Almost 90% of N.S. teachers believe school violence on the rise: survey

Click to play video: 'Teachers Union Calling for Safety and Support'
Teachers Union Calling for Safety and Support
Global’s Eilish Bonang sits down with NSTU President, Ryan Lutes, to talk about safety concerns in Nova Scotia classrooms and the union’s call on the government to step up funding and supports – Apr 3, 2023

A new survey from the Nova Scotia Teachers Union indicates most of the province’s teachers believe school violence is on the rise, and more than half have been the victim of a violent act or threat while at work.

In a release, the union said 87 per cent of teachers and educational specialists who responded to the survey believe school violence increased since 2018, and 92 per cent said they’ve witnessed violence first-hand at school.

As well, 55 per cent of respondents said they were the victim of a violent act or threat while at work.

“All too often I receive phone calls and emails from teachers who are upset and concerned about a violent event they witnessed or experienced at school,” said NSTU president Ryan Lutes in a statement.

“Incidents between students are becoming more frequent, more severe and alarmingly more dangerous. Teachers and school staff members are often kicked, bit, hit, punched, threatened and verbally abused.

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“Unfortunately, these incidents frequently go unaddressed or are characterized as just part of going to school. This is unacceptable.”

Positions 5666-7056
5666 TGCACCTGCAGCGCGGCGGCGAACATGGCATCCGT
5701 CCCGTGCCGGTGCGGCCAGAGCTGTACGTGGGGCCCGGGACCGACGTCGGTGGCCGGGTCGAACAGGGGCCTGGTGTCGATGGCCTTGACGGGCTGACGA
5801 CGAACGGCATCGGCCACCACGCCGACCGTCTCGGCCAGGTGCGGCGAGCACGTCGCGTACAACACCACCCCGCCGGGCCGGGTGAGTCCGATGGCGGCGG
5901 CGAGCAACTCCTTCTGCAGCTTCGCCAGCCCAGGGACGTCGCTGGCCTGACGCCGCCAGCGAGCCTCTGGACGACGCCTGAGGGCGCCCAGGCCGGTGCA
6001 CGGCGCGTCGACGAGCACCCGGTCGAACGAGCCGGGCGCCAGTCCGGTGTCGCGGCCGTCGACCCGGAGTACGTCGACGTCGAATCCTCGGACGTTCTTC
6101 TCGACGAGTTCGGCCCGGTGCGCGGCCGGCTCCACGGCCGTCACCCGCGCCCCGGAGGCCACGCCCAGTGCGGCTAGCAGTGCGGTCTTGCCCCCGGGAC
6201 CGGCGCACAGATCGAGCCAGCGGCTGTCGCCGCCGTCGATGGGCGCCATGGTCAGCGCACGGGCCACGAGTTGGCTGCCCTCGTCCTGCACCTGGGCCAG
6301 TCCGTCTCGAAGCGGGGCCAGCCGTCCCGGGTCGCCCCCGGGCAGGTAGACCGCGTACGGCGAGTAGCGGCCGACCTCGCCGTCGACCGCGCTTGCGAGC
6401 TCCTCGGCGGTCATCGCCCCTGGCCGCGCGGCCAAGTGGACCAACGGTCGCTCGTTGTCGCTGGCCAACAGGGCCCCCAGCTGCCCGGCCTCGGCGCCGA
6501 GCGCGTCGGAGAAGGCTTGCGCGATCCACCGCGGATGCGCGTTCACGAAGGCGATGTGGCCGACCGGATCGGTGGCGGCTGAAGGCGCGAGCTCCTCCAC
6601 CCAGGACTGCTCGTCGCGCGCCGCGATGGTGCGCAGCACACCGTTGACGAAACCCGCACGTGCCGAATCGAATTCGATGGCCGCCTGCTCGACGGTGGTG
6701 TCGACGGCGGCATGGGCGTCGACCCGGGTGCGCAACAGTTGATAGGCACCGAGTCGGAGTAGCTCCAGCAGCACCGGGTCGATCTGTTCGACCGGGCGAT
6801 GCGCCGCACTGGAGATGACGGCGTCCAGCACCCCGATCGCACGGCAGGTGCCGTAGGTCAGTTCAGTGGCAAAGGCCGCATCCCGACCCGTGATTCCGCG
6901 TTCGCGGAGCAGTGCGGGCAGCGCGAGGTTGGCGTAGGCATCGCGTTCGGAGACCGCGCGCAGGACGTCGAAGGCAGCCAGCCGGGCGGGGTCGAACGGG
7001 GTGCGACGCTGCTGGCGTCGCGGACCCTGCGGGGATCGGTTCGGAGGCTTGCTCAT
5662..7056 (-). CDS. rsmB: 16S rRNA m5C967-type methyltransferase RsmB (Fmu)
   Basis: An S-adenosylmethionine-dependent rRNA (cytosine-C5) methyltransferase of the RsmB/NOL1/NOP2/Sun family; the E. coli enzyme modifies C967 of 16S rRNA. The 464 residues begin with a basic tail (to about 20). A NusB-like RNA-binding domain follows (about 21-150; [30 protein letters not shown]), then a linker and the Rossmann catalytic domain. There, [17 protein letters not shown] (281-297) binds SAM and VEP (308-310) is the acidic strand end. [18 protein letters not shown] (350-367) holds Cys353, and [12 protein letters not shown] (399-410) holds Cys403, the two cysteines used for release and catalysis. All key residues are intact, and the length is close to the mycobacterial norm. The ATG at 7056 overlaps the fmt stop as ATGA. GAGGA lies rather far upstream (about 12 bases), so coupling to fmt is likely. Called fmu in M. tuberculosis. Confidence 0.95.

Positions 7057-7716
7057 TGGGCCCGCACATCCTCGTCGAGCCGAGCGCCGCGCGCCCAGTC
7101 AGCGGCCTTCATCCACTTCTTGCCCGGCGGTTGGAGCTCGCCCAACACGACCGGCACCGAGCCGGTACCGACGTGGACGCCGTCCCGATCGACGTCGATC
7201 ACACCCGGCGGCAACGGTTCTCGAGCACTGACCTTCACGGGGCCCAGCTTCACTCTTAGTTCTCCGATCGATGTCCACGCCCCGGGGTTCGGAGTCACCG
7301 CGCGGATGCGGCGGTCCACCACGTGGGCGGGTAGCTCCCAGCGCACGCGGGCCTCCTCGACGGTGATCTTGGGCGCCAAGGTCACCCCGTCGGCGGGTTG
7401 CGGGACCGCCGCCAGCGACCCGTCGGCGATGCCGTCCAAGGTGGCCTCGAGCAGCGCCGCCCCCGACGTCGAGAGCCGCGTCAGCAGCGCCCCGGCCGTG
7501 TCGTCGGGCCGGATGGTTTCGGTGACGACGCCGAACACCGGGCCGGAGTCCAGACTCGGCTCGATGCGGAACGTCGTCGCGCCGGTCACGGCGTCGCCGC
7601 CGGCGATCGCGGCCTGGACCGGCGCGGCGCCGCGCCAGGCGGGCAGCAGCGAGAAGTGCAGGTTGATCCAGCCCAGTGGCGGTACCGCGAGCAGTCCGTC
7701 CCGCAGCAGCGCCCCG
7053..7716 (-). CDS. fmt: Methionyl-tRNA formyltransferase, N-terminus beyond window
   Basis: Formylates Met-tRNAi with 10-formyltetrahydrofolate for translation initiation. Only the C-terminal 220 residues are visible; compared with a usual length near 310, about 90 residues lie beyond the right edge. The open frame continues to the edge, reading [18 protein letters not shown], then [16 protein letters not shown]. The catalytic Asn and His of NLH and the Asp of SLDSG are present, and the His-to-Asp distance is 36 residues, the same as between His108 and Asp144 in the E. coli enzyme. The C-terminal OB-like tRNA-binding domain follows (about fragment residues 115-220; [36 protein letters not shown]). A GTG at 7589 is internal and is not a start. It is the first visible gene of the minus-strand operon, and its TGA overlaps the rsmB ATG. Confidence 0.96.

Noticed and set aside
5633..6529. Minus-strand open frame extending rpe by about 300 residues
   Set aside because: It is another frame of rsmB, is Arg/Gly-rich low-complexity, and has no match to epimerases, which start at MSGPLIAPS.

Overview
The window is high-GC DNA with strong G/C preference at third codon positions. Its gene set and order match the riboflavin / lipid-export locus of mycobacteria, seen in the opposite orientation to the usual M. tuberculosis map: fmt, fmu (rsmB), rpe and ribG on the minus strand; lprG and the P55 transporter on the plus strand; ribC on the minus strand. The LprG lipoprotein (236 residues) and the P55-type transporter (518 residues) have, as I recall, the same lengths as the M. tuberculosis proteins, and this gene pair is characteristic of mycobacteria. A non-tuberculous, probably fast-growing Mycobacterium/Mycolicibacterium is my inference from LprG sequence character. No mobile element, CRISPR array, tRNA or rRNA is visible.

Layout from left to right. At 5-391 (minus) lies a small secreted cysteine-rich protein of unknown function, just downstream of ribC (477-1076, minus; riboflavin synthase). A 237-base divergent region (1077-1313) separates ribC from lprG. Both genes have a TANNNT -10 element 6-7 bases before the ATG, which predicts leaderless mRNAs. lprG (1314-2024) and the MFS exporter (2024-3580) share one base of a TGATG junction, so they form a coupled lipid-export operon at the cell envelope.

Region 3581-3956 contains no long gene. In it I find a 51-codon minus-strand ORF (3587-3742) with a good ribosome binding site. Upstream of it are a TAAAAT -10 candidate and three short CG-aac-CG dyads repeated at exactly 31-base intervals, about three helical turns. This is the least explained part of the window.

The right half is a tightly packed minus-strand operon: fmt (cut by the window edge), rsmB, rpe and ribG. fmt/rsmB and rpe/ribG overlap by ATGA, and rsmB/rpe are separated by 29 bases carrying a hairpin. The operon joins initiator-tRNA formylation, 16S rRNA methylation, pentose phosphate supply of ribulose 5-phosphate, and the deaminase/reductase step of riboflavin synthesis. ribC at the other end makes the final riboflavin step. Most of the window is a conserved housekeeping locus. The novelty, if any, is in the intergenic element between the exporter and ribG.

Click to play video: 'Halifax student calls for more mental health supports in wake of high school stabbing'
Halifax student calls for more mental health supports in wake of high school stabbing

The online survey was conducted between March 27 and April 13, and a total of 2,534 NSTU members completed it. There are more than 9,000 total NSTU members in the province.

A further 52 per cent of respondents said they were “very concerned” about the current level of violence in their school, and 38 per cent said they were “somewhat concerned.”

In an interview, Lutes said the results of the survey are “absolutely really concerning.”

“It’s really troubling, and at the same time, it’s not a surprise from the conversations that I’ve had with teachers,” he said. “The conversations anecdotally and the evidence we’re getting from the survey are matching up.”

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Of the respondents who witnessed violence in schools, 84 per cent said the incident involved student-toward-student violence, and 79 per cent witnessed violence from students toward teachers or school staff.

Twenty-one per cent said they witnessed violence from other adults — such as a parent or caregiver — toward school staff. Respondents were allowed to choose more than one option.

Only 17 of the teachers surveyed — less than one per cent — believed that violence levels in schools were on the decline.

More than 13,000 violent incidents last year

According to data from the provincial government, there were 13,776 physical violence incidents in Nova Scotia schools in the 2021-22 school year.